Other handy features of the CV-5: It processes pitch bend messages and adds or subtracts pitch bend from the pitch CV output, and you can set the bend range via MIDI. It also has a built-in LFO which can be added to several of the CV outputs, and the LFO can be sync'ed to MIDI clock. (It also has the ability to convert MIDI clock to DIN sync, but I don't use that.) A built-in portamento can also be programmed via MIDI and added to the pitch CV output, and there are several choices for note priority, velocity and aftertouch routing, and gate/trigger modes. (This includes S-trigger output, which is another thing I don't use since I'm not driving a Moog with it.)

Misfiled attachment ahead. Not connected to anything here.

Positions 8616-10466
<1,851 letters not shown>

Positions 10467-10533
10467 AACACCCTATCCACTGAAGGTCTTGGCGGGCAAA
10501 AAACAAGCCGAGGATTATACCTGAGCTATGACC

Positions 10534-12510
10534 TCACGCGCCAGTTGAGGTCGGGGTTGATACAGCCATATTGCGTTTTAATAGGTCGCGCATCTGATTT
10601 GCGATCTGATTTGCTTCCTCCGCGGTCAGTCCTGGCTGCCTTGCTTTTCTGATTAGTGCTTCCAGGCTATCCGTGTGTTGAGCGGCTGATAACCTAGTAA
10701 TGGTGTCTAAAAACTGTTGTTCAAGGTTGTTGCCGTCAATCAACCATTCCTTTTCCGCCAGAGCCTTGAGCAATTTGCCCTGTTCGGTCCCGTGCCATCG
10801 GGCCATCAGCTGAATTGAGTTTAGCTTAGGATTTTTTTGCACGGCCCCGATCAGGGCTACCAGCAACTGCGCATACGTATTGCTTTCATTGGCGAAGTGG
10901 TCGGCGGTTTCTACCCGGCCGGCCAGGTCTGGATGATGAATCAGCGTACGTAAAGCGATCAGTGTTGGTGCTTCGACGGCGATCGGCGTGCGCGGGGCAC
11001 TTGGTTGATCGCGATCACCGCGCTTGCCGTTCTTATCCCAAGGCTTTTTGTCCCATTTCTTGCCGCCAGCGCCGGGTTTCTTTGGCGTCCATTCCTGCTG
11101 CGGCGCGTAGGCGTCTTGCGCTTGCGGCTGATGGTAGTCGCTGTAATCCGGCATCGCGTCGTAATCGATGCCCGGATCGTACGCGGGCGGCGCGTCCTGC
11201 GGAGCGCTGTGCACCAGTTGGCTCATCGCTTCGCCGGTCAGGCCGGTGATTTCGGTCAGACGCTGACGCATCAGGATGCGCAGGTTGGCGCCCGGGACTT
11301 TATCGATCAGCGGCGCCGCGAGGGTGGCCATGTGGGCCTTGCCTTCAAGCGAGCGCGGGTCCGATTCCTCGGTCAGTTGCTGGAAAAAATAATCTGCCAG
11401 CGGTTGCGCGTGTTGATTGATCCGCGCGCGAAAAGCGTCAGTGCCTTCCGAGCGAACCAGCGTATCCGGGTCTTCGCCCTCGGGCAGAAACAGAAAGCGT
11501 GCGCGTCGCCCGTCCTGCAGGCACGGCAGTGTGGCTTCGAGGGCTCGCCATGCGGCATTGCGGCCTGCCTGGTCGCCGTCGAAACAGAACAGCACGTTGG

Those are the sorts of things I've been looking for in a replacement for the CV-5, and the 650 fills the bill. Plus, it is of course built in the MOTM form factor, which the CV-5 is not. And, the 650 has lots of additional goodies, including built-in sequencing, microtuning tables (which work by offsetting the pitch CV output depending on what note is played), and the ability to update the firmware via MIDI. One little glitch is that there is an updater program for Windows and Mac OS9, but not OSX. I'm going to ask Paul S. if he's willing to document the updater protocol; if so, I'll write an OSX updater program and give it away to other 650 owners under GPL-type terms.